As an example, suppose you allocated an $100 expense to Office Expenses, but it should have been Office Rent. Your journal entry would have a Credit of $100 to Office Expenses, and a Debit of $100 to Office Rent.
If it was for a deposit, and you allocated $100 to General Donations that should have been for Building Fund Donations, the correction would be the opposite - Debit $100 from General Donations, and Credit $100 to Building Fund Donations.
Voiding a Cheque
If you have already entered a cheque into the register, and need to void it, just find it and change the Payment amount to 0.00. If you wish, you could change the Payee/Description to "Void".
If you never recorded the cheque before, just enter it normally into the register, with the Payment amount of 0.00. You can select any normally used expense account for the Account. (While it is not actually relevant to any expense account, the program will not save a register transaction without an account, so you do have to select one.) Because the amount is zero, that will not affect any financial statements such as the Income Statement.
Another option for voiding a previously entered cheque is to instead enter a reversing transaction. This might be preferable if you learn that the cheque needs to be voided sometime after it was written, when you have already printed (say) monthly financial statements for that period, and don't want to have to change them. The reversing transaction could be entered as at the date you learned it needed to be reversed, not the original cheque date. If you do this, you might want to change or add to the Memo on the original cheque transaction to say something like "Reversed on date", and have a Memo on the new reversing transaction such as "Reversing cheque #... from date".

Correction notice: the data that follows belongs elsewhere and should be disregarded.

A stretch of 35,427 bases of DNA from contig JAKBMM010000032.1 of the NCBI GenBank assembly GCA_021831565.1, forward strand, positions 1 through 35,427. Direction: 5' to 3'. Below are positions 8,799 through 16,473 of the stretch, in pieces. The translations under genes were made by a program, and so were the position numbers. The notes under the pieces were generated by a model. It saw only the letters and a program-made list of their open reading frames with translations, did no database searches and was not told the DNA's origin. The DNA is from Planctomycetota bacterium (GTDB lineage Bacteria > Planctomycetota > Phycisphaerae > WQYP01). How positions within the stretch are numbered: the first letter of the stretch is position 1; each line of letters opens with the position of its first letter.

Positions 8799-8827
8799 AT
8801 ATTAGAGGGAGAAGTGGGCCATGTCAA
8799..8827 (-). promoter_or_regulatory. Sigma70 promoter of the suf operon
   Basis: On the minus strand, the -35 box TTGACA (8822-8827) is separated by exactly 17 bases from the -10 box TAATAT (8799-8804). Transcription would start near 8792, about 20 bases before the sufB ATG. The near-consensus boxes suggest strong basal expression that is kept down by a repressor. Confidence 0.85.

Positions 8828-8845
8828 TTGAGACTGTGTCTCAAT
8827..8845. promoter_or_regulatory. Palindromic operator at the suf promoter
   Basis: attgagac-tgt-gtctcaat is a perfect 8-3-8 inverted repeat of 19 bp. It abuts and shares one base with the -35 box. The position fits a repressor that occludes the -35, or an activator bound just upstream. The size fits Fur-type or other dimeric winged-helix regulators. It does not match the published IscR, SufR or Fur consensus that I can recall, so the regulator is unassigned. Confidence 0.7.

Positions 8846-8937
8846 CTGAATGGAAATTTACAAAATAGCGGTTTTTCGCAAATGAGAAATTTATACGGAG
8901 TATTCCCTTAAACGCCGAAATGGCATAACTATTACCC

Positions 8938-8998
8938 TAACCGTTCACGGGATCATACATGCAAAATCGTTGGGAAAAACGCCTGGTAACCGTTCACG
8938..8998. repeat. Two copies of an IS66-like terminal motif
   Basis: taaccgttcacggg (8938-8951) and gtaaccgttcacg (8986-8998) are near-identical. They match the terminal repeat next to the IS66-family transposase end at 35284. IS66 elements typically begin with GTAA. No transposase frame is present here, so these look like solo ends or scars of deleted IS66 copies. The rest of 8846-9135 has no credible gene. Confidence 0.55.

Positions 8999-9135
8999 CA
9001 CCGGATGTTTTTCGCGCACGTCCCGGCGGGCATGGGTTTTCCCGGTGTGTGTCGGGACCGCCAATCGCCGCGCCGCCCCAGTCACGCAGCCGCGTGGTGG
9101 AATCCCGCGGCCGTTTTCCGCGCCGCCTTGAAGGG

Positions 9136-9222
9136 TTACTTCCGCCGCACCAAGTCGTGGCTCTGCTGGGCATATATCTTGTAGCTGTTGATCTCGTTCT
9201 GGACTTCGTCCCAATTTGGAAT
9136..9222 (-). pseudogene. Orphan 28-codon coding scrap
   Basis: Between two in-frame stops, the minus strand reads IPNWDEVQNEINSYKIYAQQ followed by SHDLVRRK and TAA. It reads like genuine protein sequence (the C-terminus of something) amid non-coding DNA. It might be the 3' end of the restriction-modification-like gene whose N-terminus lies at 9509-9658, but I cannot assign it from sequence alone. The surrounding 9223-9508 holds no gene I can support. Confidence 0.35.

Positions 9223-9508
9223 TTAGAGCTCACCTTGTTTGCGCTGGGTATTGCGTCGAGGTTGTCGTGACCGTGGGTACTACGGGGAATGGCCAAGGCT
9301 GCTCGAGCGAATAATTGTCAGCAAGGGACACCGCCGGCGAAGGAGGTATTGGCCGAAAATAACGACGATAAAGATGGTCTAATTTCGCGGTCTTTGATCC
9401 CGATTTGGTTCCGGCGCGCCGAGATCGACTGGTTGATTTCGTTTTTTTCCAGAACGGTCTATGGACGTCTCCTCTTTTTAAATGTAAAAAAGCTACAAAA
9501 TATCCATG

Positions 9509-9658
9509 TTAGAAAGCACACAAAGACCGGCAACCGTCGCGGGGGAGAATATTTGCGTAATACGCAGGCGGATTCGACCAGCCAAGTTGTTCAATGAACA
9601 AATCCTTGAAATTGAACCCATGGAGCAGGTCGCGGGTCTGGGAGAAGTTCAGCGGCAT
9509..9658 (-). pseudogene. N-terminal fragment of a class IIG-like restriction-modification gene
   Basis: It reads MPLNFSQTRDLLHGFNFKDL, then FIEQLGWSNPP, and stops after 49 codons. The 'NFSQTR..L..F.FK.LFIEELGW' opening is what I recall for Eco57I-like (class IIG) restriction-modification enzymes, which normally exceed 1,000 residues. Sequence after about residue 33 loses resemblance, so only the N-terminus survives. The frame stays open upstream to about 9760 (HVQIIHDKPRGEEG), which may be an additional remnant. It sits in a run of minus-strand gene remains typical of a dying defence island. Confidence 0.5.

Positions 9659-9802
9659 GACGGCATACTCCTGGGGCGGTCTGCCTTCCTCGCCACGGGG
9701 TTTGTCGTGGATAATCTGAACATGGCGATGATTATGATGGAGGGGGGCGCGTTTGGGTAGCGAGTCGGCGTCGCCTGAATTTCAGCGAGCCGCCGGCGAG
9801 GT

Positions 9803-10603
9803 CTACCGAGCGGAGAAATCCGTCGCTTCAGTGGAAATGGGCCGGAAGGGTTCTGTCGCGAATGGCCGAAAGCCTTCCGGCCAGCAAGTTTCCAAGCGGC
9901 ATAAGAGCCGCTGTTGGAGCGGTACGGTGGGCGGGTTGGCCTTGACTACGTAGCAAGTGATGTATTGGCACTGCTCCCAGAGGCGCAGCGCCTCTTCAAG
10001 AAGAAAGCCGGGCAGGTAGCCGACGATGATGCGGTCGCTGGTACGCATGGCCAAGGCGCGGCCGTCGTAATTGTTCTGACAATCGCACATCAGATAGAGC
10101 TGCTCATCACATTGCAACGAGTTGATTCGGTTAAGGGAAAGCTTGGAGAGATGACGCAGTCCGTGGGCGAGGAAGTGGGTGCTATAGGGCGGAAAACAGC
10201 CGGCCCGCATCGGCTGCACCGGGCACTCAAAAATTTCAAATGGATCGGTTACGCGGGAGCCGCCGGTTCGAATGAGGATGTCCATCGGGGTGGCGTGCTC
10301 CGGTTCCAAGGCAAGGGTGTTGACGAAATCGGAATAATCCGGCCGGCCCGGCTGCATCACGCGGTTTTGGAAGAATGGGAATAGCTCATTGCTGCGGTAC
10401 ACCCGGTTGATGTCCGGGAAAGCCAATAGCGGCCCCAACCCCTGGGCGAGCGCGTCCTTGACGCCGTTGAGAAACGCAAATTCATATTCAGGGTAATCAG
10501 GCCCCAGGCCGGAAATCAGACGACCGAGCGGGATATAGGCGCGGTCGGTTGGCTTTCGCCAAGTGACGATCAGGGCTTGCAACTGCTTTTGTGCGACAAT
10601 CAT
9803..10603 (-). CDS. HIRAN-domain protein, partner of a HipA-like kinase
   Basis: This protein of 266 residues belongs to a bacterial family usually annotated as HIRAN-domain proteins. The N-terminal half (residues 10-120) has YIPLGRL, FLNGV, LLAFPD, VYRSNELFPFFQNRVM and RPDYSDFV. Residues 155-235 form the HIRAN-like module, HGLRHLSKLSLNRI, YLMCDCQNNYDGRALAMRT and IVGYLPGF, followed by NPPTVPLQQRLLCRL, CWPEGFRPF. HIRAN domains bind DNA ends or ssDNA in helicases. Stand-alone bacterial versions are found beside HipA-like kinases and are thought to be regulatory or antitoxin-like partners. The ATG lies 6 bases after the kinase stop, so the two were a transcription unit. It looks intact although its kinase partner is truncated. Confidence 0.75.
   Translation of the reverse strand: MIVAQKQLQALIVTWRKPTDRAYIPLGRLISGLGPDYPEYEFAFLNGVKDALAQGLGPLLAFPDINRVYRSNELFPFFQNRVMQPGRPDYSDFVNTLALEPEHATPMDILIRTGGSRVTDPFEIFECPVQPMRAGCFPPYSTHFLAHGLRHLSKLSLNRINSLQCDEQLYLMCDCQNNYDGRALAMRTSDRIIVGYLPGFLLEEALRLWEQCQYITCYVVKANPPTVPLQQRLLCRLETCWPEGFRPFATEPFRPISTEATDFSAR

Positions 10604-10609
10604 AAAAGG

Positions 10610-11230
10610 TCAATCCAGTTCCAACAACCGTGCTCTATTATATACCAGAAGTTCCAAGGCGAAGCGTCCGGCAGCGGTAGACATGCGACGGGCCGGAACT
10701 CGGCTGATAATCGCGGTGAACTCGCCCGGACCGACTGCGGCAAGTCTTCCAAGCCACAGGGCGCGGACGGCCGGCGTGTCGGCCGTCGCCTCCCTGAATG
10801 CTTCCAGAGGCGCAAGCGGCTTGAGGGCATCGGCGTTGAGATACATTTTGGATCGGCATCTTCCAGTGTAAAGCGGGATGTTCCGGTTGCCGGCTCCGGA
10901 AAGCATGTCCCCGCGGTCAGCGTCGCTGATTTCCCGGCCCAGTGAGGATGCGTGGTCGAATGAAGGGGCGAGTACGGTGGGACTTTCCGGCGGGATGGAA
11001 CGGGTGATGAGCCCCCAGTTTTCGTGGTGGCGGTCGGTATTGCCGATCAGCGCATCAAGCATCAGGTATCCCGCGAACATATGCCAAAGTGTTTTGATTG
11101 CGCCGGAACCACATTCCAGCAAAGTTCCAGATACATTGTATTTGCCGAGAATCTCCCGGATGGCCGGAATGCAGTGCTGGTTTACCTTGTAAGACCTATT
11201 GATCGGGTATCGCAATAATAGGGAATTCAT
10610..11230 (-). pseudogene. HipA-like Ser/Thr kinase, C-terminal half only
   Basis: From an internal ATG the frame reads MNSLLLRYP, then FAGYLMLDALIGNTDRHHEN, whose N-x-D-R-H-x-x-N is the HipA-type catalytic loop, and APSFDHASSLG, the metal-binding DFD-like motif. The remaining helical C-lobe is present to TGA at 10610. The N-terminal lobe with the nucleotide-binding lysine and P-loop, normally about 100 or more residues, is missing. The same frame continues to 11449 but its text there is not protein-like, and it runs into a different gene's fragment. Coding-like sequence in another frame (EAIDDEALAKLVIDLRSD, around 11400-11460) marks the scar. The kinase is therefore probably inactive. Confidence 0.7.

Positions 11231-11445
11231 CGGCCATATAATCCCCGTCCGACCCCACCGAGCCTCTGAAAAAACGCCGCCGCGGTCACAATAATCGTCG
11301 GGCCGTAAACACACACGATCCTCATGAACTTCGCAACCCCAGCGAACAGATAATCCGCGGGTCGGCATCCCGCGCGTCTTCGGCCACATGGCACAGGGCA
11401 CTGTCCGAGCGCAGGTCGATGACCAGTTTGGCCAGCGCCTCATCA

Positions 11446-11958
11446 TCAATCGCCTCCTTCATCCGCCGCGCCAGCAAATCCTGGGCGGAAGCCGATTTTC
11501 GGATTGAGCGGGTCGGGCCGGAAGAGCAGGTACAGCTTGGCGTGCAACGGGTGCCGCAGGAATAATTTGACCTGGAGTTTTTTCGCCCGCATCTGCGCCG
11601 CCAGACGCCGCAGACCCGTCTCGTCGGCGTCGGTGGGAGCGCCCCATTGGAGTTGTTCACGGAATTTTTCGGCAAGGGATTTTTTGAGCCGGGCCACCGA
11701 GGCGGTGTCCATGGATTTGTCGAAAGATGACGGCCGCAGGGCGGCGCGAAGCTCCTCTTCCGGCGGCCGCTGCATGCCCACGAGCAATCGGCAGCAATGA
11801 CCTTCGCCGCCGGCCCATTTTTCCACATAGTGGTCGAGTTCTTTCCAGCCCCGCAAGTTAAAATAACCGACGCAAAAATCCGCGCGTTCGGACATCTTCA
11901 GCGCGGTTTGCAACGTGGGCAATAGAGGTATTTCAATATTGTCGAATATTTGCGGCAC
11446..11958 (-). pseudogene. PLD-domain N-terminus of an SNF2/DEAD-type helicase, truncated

When you void a cheque, it will of course never clear your bank. You should therefore mark it as cleared when you do your next bank reconciliation, so that it does not stay on the "uncleared" list. If you use the technique in the previous paragraph, of entering a reversing entry, possibly with a different date, you will want to mark both the original cheque and the reversing entry as cleared on the next bank reconciliation.